The end of deleveraging, or the end of the cycle? That is where pertinent attention needs to focus from April’s jump in revolving credit. For most of the “recovery” period, households eschewed credit cards. That changed in the snowy winters of early 2014, which either means deleveraging has finally run its course and a new debt cycle is beginning, or that the previous economic cycle has run dry and consumers have little other appeal.

ABOOK June 2014 Consumer Credit Total nonrevolve revolve

There is, of course, still growth in auto and student loans, the vast majority of marginal credit, but credit cards have clearly shuffled to something outside of the past few years’ trend.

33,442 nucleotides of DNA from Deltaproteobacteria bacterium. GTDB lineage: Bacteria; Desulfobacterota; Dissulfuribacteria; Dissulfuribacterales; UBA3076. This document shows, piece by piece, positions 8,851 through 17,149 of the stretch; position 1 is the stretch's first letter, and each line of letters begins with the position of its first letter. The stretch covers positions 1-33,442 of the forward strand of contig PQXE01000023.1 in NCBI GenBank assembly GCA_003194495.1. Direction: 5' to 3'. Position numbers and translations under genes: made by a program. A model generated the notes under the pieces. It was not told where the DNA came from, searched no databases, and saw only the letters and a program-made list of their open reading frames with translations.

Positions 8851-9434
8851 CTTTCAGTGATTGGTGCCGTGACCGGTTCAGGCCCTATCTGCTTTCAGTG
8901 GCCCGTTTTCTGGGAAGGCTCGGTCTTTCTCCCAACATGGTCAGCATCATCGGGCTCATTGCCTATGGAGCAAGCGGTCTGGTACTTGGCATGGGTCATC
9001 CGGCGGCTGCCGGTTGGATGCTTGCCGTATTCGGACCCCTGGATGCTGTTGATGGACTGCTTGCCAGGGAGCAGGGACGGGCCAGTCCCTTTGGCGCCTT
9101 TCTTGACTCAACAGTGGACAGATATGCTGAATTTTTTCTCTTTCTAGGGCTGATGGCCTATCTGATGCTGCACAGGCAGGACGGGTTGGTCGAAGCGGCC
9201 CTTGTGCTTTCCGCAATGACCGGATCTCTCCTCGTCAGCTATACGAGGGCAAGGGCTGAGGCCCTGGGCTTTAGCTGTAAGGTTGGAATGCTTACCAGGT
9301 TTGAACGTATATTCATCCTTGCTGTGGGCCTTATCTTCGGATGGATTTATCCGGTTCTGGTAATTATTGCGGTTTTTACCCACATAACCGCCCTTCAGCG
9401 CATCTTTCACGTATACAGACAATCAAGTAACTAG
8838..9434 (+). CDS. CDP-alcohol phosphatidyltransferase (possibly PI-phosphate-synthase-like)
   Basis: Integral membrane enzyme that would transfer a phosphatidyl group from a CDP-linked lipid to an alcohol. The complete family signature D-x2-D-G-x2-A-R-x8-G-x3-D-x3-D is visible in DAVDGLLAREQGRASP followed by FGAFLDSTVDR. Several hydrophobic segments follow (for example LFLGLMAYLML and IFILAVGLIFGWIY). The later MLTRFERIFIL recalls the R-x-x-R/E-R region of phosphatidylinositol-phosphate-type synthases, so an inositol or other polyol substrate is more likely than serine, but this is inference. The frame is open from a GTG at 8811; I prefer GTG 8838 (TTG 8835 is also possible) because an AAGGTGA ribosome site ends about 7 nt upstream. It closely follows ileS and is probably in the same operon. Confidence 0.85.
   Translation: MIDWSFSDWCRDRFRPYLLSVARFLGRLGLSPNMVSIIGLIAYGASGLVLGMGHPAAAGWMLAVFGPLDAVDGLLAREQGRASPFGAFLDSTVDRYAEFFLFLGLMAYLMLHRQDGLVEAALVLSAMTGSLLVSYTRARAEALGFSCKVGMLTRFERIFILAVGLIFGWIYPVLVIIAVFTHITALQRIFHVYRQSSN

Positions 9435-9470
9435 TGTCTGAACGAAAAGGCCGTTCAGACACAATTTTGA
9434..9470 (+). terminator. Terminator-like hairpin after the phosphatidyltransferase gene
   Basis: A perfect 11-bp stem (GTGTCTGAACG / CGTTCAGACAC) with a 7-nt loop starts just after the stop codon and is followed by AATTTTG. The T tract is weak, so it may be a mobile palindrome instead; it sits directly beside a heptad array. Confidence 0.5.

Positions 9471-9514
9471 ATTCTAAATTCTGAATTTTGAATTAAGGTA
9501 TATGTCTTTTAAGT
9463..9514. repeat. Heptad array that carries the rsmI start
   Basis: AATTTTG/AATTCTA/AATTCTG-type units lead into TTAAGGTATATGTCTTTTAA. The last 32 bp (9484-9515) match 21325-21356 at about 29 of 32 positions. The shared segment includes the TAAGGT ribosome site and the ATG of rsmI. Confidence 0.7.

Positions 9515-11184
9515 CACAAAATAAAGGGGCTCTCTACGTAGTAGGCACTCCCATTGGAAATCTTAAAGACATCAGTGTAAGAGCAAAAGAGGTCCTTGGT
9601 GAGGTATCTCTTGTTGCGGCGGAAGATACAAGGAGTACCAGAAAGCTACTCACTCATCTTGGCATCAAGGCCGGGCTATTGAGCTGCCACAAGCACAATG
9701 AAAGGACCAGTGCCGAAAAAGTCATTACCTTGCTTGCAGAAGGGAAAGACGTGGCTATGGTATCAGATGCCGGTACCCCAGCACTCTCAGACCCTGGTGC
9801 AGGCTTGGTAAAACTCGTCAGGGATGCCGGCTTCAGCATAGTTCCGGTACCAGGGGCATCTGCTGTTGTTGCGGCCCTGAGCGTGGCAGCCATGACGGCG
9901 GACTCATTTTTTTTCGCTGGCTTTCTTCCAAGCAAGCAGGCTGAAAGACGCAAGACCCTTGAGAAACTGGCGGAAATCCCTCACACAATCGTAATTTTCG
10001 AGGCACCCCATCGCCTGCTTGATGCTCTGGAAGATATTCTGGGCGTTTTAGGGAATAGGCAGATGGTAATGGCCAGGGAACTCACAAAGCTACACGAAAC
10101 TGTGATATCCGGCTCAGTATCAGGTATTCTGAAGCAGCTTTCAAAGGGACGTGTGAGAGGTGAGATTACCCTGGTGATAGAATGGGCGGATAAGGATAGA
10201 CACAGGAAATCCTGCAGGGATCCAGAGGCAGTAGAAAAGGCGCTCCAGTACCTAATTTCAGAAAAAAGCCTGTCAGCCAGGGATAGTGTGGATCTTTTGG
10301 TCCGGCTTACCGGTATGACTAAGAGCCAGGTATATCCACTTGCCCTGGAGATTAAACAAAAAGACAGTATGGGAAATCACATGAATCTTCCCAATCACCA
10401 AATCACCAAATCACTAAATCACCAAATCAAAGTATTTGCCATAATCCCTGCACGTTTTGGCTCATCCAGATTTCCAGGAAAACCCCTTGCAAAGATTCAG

ABOOK June 2014 Consumer Credit Revolve

In context of the past two cycles, the current “spike” in revolving credit is rather miniscule by comparison. Thus, for the optimistic case, it isn’t the size of the jump but what it means, potentially, about finally getting some debt flowing. If we are instead going by cycle indications, where almost every measure and data series is currently pointing in the “wrongdirection, my money is certainly not on a new upswing fueled by debt. As to why that might be, you need only combine the little actual wage growth found recently with a falling savings rate.

ABOOK June 2014 Consumer Credit Savings Rate

That doesn’t necessarily mean we may be right at the very end of the cycle, but, as with corporate debt, in my mind it precludes us being at the beginning of a new one.



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